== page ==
Job asks, “how should man be just [righteous] with God?” (9:2)

Believing God is wise, mighty, able to remove mountains, cause the earth to tremble (9:4-6) and is the Sustainer of His creation (9:7-8); Job ponders, what man dares ask God, “What doest thou?” (Job 9:12).

Indeed, what is man that we should think we are capable of reasoning with God (9:14-35) or asserting our innocence (9:20-24)?

2 Corinthians 1:3-4 – 3 Blessed be God, even the Father of our Lord Jesus Christ, the Father of mercies, and the God of all comfort; 4 Who comforteth us in all our tribulation, that we may be able to comfort them which are in any trouble, by the comfort wherewith we ourselves are comforted of God.

Copyright 2020 – Travis D. Smith

Riches to Rags…The Life of Job (Job 1-5)

Daily reading assignment: Job 1-5

The Book of Job is believed to be the oldest book in the Bible.  It is the ancient story of a man of God that was wealthy beyond our imagination.  A father of seven sons and three daughters whose possessions are tallied as 7,000 sheep, 3,000 camels, 500 oxen, 500 donkeys, and a large household of servants (Job 1:3).

It is not Job’s wealth, but his godly character and walk with God that is the central focus of today’s devotional reading.  We read of Job that he was “perfect [blameless; a man of integrity] and upright [righteous; pleasing to God], and one that feared [revered] God, and eschewed evil [refused sin and wickedness] (Job 1:1, 8).

Although a godly man, it appears the same was not true of Job’s adult sons and daughters who are portrayed enjoying feasts, eating and drinking (Job 1:4).  Fearing his children had sinned, Job “offered burnt offerings” reasoning, “It may be that my sons have sinned” (Job 1:5).

Job 1:6 begins the narrative of a heavenly drama between Satan [the fallen angel Lucifer] and the LORD [Jehovah; Eternal, Self-existent God] that was witnessed by the angels of heaven [i.e. sons of God].

Job is the subject of the LORD’s discourse with Satan whom He sets forth as an example of godliness and virtue among the men of the earth (1:8).  Satan, the adversary of God and His people, questioned Job’s spiritual character asking, “Doth Job fear God for nought [lit. for nothing; without cause] ?  (1:9).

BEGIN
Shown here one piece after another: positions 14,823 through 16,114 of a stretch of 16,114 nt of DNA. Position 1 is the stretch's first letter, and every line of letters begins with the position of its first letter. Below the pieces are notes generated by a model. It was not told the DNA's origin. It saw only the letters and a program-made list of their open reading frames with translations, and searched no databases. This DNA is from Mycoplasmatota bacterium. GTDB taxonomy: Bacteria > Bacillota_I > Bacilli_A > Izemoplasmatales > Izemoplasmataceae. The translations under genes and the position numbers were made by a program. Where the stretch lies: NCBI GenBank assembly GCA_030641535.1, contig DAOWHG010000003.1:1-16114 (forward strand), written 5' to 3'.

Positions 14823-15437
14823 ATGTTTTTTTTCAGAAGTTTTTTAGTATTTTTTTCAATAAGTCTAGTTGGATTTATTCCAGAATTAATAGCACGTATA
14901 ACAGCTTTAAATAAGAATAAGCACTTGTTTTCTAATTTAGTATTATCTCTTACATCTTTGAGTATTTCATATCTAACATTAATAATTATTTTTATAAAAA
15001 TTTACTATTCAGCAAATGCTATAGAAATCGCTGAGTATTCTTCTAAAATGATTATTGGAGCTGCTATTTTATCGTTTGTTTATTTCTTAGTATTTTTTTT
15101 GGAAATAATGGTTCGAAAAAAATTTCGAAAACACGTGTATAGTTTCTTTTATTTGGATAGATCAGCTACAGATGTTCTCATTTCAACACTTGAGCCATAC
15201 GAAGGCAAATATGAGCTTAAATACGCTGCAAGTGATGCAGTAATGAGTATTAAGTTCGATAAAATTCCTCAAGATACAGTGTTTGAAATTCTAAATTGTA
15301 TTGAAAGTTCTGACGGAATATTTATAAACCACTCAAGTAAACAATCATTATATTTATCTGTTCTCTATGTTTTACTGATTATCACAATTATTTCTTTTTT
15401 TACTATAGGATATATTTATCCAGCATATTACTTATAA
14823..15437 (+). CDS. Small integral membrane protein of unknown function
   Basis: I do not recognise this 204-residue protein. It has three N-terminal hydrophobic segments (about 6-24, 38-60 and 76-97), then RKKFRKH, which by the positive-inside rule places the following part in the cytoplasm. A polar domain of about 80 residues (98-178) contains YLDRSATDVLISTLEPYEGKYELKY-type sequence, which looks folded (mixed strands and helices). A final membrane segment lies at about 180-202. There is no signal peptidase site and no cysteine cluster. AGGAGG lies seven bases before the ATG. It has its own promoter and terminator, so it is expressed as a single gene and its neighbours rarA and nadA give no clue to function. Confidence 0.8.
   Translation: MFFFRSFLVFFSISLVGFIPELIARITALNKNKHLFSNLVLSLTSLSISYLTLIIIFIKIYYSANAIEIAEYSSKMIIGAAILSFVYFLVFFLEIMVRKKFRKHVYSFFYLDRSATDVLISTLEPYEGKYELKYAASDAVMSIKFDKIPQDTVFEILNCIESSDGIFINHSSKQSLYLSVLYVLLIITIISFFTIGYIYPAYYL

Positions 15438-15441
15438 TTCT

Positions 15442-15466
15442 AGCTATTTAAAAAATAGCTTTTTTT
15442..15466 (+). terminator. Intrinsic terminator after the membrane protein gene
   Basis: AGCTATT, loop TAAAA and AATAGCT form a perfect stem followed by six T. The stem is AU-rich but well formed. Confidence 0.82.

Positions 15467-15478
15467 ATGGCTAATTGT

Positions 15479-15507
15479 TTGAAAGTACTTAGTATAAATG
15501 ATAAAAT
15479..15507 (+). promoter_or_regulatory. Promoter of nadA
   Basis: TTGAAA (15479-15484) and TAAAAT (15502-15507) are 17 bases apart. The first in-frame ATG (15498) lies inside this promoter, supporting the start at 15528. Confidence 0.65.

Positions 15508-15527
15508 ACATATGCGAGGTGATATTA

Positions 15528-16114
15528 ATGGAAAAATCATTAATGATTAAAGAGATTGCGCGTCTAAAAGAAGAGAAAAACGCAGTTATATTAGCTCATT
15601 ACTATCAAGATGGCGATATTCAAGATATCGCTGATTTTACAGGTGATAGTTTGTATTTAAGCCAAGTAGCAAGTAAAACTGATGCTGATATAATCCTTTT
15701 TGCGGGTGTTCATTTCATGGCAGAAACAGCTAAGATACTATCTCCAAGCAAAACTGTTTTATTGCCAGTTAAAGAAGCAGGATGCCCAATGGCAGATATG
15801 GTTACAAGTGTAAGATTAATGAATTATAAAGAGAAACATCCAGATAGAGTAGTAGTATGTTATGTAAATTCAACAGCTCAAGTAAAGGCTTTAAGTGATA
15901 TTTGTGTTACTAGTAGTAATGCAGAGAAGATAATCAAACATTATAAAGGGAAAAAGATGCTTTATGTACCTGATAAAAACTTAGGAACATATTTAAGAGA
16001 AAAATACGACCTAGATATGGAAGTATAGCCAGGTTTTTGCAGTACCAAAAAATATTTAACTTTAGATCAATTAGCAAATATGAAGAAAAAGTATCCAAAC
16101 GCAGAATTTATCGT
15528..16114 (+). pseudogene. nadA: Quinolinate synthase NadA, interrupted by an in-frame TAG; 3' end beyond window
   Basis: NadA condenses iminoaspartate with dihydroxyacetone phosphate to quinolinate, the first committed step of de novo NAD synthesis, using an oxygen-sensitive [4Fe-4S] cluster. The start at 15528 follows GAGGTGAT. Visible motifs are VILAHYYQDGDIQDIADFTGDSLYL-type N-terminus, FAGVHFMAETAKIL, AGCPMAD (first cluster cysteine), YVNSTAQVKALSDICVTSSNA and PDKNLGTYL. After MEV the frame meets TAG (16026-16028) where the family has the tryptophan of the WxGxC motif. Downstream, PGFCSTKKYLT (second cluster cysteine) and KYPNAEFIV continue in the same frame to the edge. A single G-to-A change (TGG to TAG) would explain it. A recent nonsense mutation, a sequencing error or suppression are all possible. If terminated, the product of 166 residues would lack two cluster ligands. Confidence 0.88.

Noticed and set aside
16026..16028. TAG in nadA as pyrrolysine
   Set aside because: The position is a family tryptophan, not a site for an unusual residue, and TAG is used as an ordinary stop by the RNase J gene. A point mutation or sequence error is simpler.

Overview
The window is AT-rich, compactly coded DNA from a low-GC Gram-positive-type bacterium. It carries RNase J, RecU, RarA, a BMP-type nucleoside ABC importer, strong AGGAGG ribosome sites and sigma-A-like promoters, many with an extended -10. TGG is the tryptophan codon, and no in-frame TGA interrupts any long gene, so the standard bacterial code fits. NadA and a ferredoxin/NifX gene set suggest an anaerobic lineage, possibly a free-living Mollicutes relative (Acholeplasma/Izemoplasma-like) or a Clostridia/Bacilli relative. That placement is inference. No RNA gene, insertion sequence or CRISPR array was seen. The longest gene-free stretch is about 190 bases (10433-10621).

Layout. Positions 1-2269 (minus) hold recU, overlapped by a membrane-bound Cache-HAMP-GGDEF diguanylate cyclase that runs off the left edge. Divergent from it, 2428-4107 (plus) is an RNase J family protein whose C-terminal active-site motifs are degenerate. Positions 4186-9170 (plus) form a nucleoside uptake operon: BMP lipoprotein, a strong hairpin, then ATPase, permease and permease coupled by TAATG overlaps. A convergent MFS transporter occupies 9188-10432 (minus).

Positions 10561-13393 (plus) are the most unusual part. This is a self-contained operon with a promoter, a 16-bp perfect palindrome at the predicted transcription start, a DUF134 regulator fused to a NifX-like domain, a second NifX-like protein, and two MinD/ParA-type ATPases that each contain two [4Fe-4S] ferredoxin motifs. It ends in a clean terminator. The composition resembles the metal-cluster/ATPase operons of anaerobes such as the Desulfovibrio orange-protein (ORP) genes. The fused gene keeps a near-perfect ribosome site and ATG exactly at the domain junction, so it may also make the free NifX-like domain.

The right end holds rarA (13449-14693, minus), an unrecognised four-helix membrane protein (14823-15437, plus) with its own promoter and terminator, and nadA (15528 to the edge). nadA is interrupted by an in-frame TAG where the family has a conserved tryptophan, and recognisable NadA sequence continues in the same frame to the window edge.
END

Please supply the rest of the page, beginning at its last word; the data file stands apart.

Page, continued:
Satan proceeded to assail Job’s virtues and religious piety, suggesting the man only worshipped God because he was blessed with great wealth and possessions (1:10).  Satan asserted, take away his possessions, wealth and health and Job will curse God (1:11; 2:4-6).

Knowing the heart of His servant, the LORD permitted a series of trials and troubles to fall upon Job that ultimately took from him his children (1:18-21), possessions (1:13-17), and his health (2:7).  Remarkably, we read of the man, “In all this Job sinned not, nor charged God foolishly” (1:22).  When his wife turned against him (having likewise lost everything), we read of Job, “…In all this did not Job sin with his lips” (2:10).

Chapter 2 concludes with the arrival of “three friends” who, upon seeing Job, did not recognize the man due to the physical toll of his sufferings and sorrows (2:12a).  Stunned by the losses their friend had suffered, the men wept and then sat in silence commiserating with Job’s sorrows (2:11-13).

The silence is broken when Job begins to express the sentiment it would have been better had he never been born (Job 3:2-12).  Lamenting his misery (3:20-23), Job questioned why God gives “light” (i.e. life) to a soul that longs to be free from sorrows (Job 3:20-23).

Any who have suffered sorrows and disappointments can relate to the despondency that took hold on Job’s soul.  Such thoughts of death are not unique to young or old, rich or poor, famous or infamous. Pain, sorrows, sufferings, and disappointments can drive a soul to entertain dark and ominous thoughts.

“Eliphaz the Temanite” (4:1), one of Job’s friends, questioned if Job would accept his counsel (Job 4:2-6).  Rather than comfort, Eliphaz proposed a question that haunts any given the privilege of ministering to others:

Will you accept spiritual counsel in a time of sorrow and loss or falter in the throes of self-pity?  (4:5-6)

Continuing his argument in Job 5, Eliphaz suggested Job’s losses must be the result of some wickedness he has concealed (the word “foolish” in this chapter is indicative of wickedness). While his reason reflects some truth, Eliphaz’s argument that Job’s losses were God’s judgment was presumptuous.

Spiritual Truth: The wicked do suffer loss as a result of God’s punitive judgment; however, He also chastens the righteous with the love of a Father (Proverbs 3:11-12; Hebrews 12:6; Revelation 3:19).  God allows His children to suffer, not because of sin, but as a means of deepening a believer’s walk of grace and dependence on the Lord (1 Corinthians 11:32; Jeremiah 29:11; Matthew 5:11).

You and I cannot understand all that is in the mind of God; however, we must accept He is Sovereign.  Sickness and sorrows are temporal; however, the way of the LORD is perfect (Psalm 18:30).